|Professor Ruth Guthrie talks to students from Alta Loma and Brea Olinda high schools.|
Nearly 50 Alta Loma High School and Brea Olinda High School students learned from the best in the country on how to protect themselves online, thanks to an outreach event sponsored in part by the Center for Information Assurance and the Computer and Information Systems (CIS) department.
As more information is available online, the CIS department is committed to helping high school students develop safe and legal behavior on the Internet. The event also showed students that there is more to computer-related careers than just staring at a screen filled with computer code. CIS graduates work for district attorney offices, where their computer forensic work helps lock up criminals. They also are employed with major companies such as PricewaterhouseCoopers to ensure that their clients' personal information is out of reach of hackers.
“Not only do we teach students how to protect themselves from cyber criminals, we also let them know that when they grow up they take their interest in computers and use it to be heroes in their community,” said CIS Professor Anna Carlin, who organized the event.
During the Oct. 22 event, the Alta Loma and Brea Olinda students received their lesson from among the very best in the world: a member of the National Security Agency (NSA), a federal organization that protects the government's information systems network.
As an NSA-certified Center of Academic Excellence, the CIS department and the university have a special relationship with NSA. Members of the federal agency regularly visit campus to help improve CIS's cyber security curriculum, talk to CIS students and recruit graduating seniors to work for the NSA.
Ken Shotting of the NSA told teens how to create passwords that are less likely to be hacked and introduced them to cryptology, the process of deciphering and enciphering secret codes. Also, in an age where young people are accustomed to getting their music, movies and newspapers for free, Shotting stressed to the students there is a difference between ethics and the law. Just because something is legal, does not mean it is ethical. It is up to the students to use their own judgment and morals, he said.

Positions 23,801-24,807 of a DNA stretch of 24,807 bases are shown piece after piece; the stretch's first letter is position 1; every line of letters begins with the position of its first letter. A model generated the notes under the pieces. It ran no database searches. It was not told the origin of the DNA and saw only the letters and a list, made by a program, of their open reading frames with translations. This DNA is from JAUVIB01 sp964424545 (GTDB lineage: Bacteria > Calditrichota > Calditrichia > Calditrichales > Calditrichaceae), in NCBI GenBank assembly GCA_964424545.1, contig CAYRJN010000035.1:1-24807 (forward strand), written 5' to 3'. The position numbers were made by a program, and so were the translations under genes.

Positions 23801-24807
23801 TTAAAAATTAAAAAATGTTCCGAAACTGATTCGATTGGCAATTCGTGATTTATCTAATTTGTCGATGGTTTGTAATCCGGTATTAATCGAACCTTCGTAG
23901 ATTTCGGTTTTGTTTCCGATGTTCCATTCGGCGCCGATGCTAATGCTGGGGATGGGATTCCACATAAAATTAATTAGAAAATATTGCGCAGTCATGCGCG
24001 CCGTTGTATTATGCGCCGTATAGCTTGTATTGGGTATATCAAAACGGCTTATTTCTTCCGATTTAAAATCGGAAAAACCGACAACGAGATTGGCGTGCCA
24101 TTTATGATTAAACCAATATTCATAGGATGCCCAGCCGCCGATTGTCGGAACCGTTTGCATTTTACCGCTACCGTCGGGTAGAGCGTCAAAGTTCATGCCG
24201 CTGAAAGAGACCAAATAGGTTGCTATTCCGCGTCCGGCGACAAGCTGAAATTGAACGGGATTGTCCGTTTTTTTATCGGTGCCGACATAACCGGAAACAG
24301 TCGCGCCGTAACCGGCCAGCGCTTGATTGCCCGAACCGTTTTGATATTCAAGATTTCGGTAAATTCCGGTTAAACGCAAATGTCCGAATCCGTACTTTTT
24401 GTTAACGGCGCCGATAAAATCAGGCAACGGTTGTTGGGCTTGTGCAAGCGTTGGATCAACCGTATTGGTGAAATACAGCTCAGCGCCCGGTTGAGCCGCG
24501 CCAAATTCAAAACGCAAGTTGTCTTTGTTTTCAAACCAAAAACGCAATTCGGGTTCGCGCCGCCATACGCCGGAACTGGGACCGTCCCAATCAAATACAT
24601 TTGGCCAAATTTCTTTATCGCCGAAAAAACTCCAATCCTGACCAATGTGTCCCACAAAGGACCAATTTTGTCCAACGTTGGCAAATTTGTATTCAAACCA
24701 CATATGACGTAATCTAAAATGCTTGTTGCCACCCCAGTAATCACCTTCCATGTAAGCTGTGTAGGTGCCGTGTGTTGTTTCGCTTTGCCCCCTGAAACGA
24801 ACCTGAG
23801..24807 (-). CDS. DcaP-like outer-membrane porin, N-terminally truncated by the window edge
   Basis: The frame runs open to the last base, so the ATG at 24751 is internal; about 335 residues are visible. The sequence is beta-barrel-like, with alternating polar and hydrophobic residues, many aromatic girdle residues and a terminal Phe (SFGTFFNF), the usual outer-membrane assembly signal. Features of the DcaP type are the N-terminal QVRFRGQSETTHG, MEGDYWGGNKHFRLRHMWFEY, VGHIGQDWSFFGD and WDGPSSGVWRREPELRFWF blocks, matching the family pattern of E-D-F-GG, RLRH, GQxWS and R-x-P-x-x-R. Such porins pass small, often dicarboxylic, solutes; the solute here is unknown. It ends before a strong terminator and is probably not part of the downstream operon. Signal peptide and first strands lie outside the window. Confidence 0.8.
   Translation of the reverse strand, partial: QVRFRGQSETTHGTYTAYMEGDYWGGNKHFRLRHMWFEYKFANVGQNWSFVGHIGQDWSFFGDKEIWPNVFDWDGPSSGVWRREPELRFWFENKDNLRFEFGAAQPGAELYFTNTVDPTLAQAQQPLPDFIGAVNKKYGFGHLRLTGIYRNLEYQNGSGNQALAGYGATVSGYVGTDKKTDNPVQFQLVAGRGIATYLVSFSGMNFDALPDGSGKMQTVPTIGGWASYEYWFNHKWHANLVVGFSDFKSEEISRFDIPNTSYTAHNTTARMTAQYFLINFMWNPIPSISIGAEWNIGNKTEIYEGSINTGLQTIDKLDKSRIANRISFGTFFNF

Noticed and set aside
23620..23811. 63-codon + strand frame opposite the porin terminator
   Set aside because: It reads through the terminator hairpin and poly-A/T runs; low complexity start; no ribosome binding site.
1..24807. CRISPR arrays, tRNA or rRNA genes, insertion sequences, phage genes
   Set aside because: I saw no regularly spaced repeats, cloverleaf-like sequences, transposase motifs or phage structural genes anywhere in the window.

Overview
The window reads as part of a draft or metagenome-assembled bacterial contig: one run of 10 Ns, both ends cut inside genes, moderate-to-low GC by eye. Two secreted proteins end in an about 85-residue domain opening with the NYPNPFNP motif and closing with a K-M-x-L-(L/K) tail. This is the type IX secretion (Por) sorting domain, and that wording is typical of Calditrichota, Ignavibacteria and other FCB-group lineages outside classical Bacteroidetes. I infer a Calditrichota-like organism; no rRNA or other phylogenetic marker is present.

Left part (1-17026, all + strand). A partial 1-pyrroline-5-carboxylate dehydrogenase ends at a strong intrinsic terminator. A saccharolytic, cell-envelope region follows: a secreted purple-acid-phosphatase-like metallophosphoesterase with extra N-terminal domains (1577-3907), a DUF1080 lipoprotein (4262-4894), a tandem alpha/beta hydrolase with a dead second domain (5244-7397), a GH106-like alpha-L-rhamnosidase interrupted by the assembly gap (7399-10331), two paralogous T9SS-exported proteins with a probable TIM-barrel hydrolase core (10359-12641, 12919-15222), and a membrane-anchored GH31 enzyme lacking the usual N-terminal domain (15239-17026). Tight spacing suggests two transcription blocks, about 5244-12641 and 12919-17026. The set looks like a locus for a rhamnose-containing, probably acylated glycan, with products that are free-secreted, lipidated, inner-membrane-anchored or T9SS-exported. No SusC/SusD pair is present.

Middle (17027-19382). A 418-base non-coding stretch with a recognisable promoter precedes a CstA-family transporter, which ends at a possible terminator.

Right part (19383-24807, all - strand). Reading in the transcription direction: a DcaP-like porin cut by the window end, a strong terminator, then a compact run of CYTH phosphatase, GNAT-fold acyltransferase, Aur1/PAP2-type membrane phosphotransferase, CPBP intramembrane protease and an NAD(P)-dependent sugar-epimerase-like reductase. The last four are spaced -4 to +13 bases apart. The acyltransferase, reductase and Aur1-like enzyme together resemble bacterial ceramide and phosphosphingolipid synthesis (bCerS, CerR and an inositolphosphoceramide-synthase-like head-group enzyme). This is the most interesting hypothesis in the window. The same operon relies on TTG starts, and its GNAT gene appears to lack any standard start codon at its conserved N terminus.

By the time students reach high school, many of them have received lectures about online safety. Todd Saleski, an instructor at Brea Olinda's Global Information Technology Academy, believes that students should never stop hearing about cyber security.
“It has to be an ongoing lesson,” Saleski said. “They have to hear it from people other than their teachers, especially those who are experts in the outside world.”
The event also was sponsored by the Regional Information Systems Security Center (RISSC) at Mt. San Antonio College, Cal Poly Pomona's Center for Academic Excellence in Intelligence Community and the Foothill Chapter of the IEEE Professional Association. The Center for Information Assurance was made possible partly through a $900,000 National Science Foundation grant awarded to Cal Poly Pomona and a consortium of other California State University campuses and community colleges. The goal of the grant is to encourage students to pursue careers in cyber security, also known as information assurance.